Eric Price: 'Inspiring and exasperating but the ultimate editor's editor'

Eric Price, legendary former editor of Bristol’s Western Daily Press, has died, aged 95, after a short illness.

He took editorial control of the paper in 1962, when it was in near-terminal decline and launched a barnstorming turnaround that increased sales from 12,000 to nearly 80,000 a day in a few tempestuous years of campaigning journalism.

His technique was to apply Fleet Street-style techniques – he had worked on six national newspapers – to regional journalism: courting controversy, lambasting officialdom, town planners, and petty bureaucracy and fighting for the West Country with a gleeful ferocity that frightened opponents and staff alike.

In 1980, he was appointed editor of the sister paper, the Bristol Evening Post and group editorial director of Bristol United Press Ltd. He retired in 1983.

He died in Bristol’s Frenchay Hospital, on 14 October.

He is also credited with providing Fleet Street with a generation of sub-editors.

Born in Bath, Somerset, on 20 May, 1918, he was to work for 13 newspapers in Wiltshire, Bath, Leicester, Manchester, Fleet Street and Bristol.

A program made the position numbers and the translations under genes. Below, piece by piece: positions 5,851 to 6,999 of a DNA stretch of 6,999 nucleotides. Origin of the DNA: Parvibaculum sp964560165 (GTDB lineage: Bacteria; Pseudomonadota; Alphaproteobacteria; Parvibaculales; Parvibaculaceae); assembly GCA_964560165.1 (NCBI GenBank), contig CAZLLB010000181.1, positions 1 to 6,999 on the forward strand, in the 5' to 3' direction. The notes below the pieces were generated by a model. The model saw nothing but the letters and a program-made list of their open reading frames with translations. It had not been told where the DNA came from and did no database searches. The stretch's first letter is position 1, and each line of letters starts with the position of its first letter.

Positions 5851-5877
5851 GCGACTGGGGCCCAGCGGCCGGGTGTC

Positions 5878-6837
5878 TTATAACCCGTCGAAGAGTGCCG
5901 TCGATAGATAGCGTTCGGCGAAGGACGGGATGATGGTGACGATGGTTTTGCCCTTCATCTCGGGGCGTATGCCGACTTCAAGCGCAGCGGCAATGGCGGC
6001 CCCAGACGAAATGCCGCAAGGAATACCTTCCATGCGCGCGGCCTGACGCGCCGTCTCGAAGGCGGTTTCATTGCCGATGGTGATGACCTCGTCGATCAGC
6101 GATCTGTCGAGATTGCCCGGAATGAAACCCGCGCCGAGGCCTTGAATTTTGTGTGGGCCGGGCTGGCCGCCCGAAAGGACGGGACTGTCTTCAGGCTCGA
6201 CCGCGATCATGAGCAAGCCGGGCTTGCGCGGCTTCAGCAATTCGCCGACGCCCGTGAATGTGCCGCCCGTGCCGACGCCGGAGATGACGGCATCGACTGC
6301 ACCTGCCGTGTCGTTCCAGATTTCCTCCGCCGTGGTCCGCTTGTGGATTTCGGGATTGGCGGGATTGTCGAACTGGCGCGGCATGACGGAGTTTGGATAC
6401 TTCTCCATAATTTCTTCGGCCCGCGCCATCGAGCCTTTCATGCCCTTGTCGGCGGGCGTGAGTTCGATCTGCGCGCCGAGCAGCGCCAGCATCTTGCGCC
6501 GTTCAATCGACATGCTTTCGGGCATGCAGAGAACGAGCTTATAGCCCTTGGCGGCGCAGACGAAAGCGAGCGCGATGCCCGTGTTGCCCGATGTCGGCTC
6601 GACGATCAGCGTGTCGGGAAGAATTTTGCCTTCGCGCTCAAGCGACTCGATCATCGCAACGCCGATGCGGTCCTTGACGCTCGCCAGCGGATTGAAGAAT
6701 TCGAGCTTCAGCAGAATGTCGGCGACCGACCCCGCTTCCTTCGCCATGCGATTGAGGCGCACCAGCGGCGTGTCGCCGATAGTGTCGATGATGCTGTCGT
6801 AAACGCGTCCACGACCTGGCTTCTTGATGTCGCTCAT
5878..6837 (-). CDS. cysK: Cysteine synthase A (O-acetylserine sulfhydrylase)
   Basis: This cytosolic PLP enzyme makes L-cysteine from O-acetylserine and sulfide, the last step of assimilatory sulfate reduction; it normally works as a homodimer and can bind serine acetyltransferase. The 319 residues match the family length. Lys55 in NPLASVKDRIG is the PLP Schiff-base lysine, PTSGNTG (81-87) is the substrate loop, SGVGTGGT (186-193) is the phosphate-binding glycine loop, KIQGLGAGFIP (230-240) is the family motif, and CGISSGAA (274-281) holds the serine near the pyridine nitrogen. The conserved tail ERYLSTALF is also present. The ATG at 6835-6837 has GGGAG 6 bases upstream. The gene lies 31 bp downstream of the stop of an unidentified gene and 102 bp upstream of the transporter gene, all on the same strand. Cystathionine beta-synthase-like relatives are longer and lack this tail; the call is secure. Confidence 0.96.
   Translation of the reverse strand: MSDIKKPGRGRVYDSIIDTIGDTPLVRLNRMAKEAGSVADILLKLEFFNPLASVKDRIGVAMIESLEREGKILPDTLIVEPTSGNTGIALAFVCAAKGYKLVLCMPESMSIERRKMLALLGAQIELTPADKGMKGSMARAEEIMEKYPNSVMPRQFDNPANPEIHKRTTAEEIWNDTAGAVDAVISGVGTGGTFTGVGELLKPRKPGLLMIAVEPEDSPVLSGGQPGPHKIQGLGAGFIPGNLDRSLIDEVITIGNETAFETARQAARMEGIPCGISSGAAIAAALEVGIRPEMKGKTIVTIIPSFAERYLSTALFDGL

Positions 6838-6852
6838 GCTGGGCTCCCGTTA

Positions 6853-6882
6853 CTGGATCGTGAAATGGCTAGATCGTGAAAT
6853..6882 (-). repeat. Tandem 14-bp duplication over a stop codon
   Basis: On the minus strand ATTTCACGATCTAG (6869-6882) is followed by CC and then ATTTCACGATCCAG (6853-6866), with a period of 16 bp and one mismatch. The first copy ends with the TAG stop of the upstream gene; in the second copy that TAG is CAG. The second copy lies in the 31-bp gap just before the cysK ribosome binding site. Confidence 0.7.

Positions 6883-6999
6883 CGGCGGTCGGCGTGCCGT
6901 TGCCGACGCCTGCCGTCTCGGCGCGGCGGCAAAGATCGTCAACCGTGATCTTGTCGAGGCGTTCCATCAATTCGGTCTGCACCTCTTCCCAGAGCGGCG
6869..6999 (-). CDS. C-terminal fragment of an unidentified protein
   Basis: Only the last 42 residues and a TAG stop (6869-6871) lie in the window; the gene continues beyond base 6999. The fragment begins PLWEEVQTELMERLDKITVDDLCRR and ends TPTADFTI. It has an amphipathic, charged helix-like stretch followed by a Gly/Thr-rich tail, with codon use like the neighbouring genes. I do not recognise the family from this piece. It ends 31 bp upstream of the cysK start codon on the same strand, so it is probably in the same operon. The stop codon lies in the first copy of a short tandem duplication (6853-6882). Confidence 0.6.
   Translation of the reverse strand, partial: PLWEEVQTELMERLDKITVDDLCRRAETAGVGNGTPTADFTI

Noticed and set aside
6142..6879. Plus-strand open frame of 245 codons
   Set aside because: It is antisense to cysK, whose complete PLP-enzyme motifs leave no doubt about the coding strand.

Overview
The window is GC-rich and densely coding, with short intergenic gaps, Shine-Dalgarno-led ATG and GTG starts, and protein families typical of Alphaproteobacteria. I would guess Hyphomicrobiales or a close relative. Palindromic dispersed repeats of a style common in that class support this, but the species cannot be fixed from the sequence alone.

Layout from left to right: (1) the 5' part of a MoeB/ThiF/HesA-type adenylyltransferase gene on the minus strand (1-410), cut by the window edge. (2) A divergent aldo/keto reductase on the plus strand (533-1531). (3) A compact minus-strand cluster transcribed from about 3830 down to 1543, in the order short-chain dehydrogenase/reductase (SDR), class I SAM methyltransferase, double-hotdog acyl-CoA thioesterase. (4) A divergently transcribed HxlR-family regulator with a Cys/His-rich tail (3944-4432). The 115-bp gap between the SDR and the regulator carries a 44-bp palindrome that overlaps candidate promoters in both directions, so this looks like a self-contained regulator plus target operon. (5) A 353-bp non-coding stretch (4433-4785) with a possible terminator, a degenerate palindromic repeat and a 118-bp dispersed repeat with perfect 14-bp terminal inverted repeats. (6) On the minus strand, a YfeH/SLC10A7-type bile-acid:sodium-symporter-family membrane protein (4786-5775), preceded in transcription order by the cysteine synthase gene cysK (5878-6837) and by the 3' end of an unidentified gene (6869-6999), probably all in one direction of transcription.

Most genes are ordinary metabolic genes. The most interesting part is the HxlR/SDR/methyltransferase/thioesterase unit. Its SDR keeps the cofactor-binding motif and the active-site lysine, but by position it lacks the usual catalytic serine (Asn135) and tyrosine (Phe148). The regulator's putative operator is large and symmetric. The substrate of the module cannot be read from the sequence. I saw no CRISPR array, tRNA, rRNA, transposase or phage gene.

His father was a tailor at Titley, Son and Price, the family business in Bath.

Educated at King Edward’s School, Bath, at 16, he joined the Wiltshire Times in a career that took him to the Swindon Evening Advertiser, Leicester Mercury, Manchester Evening News, Daily Graphic, London’s Evening Standard and then its rival The Star, Daily Sketch, News Chronicle, Sunday Express and, in 1959, the Daily Express.

A year later he was invited to take on the Western Daily Press, the morning paper based in Bristol, with a target of raising its week-day circulation of under 12,000 to 30,000. He joined as assistant editor in the run-up to the existing editor’s retirement. The WDP had just been acquired by Bristol United Press, publishers of the Bristol Evening Post.

By 1965, energetic campaigning and broad news coverage took WDP sales to a certified 54,544 and by 1970 to about 76,000. At its peak it sold 79,214.

In November 1980, aged 62, Eric became group editorial director and editor of the Bristol Evening Post, with a brief to halt the paper’s slide in circulation. It was then selling 121,000 copies a day, down from nearly 200,000 in 1960. He applied the same rigour to the Post that he had applied to the Press and stopped the decline in the run-up to his retirement in 1983.

Never happier than when exchanging tales of newspapers and journalists over a pint, he kept his contact with the industry by editing the Guild Journal for the Guild of Editors for ten years. He also maintained a trenchant correspondence with Press Gazette, the newspaper industry’s trade magazine, right up until his 90s.

His career was broken by the war. He joined the Royal Army Service Corps in 1939 and drove petrol tankers in France. When the Germans broke through, he escaped from St Nazaire aboard a cattle boat carrying survivors of the troopship Lancastria.